The maternal family of late President John Evans Atta Mills and the state’s funeral committee have agreed to the government’s proposal to bury the late President at a designated place between the Castle Drive and Marine Drive in Accra.
The family and the funeral committee reached the common ground on the burial place at a meeting at Otuam in the Central Region, the late President’s hometown, on Saturday.
Nana Ato Dadzie, a former Chief of Staff under Rawlings administration, who led the delegation, told journalists that all outstanding issues relating to the burial and funeral of the late President had been resolved with his siblings and family.
With the resolution of those issues, Nana Dadzie said the way was now clear for the family and the funeral committee to give the late President a fitting burial and funeral.
He extended an invitation to Ekumfiman and the family to fully participate in the funeral.
Nana Dadzie was accompanied by some members of the committee, including Madam Faustina Nelson, a leading member of the National Democratic Congress, Mrs Ama Benyiwa Doe, the Central Regional Minister, and Mr Dan Agbodakpi, Ghana’s High Commissioner to Malaysia.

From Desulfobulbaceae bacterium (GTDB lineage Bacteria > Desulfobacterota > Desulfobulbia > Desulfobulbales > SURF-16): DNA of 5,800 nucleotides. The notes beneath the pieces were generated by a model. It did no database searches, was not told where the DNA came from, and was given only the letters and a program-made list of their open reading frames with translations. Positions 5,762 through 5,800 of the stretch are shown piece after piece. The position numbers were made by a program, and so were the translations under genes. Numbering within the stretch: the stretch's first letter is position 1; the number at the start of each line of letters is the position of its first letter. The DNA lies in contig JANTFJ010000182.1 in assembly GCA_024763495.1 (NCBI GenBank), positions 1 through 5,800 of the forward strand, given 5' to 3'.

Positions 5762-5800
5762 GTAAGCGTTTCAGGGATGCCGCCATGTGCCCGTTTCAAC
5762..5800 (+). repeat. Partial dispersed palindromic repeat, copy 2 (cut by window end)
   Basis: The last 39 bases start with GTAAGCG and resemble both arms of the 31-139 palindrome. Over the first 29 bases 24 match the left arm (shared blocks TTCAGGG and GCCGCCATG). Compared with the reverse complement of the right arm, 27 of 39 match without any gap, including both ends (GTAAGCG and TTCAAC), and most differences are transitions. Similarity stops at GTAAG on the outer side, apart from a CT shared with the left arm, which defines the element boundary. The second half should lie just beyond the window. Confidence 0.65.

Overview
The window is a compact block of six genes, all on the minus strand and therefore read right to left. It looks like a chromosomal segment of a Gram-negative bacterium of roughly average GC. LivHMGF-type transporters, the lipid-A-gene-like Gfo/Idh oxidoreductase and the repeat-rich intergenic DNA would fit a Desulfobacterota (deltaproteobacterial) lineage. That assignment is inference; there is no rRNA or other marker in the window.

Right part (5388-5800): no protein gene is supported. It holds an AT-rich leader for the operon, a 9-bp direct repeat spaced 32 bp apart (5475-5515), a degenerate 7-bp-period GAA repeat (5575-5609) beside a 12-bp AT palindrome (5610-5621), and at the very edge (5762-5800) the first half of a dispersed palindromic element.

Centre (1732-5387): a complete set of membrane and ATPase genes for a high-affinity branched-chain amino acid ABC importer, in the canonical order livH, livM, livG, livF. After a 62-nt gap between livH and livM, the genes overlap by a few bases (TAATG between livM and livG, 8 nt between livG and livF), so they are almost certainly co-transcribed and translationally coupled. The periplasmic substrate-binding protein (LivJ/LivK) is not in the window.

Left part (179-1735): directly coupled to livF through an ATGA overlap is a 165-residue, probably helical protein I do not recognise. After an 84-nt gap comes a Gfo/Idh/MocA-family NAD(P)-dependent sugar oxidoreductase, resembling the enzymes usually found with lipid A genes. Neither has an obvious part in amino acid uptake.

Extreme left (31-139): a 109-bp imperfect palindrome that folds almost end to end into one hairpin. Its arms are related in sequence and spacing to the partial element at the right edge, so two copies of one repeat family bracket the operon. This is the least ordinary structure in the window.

Nana Dadzie outlined the arrangements for the funeral and burial ceremonies and assured the family that the government was prepared to listen to their grievances for a smooth burial.
He said the government had lined up a package for the Otuam Family, Ekumfiman and the Asafo Company to participate in the funeral and burial ceremonies.
He presented customary drinks and cash to the family and delegations from Ekumfiman towards their participation in the funeral event.
Additionally, he said, the government had made transport and accommodation arrangements for them.
Speaking on behalf of the family, Abusuapanyin Nana Akyerem Acquah, from the Odomna Ebusua of Otuam, said their position on the funeral arrangements by the committee was misconstrued by sections of the media to create an impression that they were against the plans.
He said they would not do anything to prevent the state from organising a state burial for their gifted son and relative and, therefore, indicated their readiness to welcome other decisions that would be taken after the burial.
Source: Daily Graphic